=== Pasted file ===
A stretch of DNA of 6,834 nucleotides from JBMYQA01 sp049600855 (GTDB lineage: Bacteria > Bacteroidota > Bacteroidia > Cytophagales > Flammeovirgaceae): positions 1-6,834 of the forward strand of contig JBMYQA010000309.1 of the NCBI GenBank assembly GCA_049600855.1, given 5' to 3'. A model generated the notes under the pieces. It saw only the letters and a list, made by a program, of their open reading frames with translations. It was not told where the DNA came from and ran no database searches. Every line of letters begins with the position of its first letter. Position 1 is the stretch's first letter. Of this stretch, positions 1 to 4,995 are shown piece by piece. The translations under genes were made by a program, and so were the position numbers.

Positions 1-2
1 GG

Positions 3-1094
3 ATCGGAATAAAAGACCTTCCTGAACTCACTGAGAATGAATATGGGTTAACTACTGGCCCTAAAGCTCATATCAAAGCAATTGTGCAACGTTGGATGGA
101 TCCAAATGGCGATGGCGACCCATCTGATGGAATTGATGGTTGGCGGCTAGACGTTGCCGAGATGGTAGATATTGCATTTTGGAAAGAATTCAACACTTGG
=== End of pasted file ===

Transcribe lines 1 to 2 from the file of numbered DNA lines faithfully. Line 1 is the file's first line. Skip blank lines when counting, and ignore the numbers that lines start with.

A stretch of DNA of 6,834 nucleotides from JBMYQA01 sp049600855 (GTDB lineage: Bacteria > Bacteroidota > Bacteroidia > Cytophagales > Flammeovirgaceae): positions 1-6,834 of the forward strand of contig JBMYQA010000309.1 of the NCBI GenBank assembly GCA_049600855.1, given 5' to 3'. A model generated the notes under the pieces. It saw only the letters and a list, made by a program, of their open reading frames with translations. It was not told where the DNA came from and ran no database searches. Every line of letters begins with the position of its first letter. Position 1 is the stretch's first letter. Of this stretch, positions 1 to 4,995 are shown piece by piece. The translations under genes were made by a program, and so were the position numbers.

Positions 1-2